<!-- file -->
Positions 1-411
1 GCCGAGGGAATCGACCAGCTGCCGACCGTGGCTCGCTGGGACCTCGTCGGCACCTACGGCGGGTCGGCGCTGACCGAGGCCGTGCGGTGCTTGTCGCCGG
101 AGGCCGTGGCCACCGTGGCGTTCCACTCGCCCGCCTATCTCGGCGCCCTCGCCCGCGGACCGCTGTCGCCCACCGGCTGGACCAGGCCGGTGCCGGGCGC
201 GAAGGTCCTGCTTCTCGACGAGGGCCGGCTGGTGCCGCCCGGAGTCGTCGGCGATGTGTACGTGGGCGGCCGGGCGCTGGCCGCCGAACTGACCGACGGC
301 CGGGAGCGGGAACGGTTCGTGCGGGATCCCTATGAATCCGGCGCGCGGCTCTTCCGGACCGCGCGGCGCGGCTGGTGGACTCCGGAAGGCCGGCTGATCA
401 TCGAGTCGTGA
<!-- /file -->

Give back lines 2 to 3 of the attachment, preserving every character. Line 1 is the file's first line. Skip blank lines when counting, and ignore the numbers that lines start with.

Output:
1 GCCGAGGGAATCGACCAGCTGCCGACCGTGGCTCGCTGGGACCTCGTCGGCACCTACGGCGGGTCGGCGCTGACCGAGGCCGTGCGGTGCTTGTCGCCGG
101 AGGCCGTGGCCACCGTGGCGTTCCACTCGCCCGCCTATCTCGGCGCCCTCGCCCGCGGACCGCTGTCGCCCACCGGCTGGACCAGGCCGGTGCCGGGCGC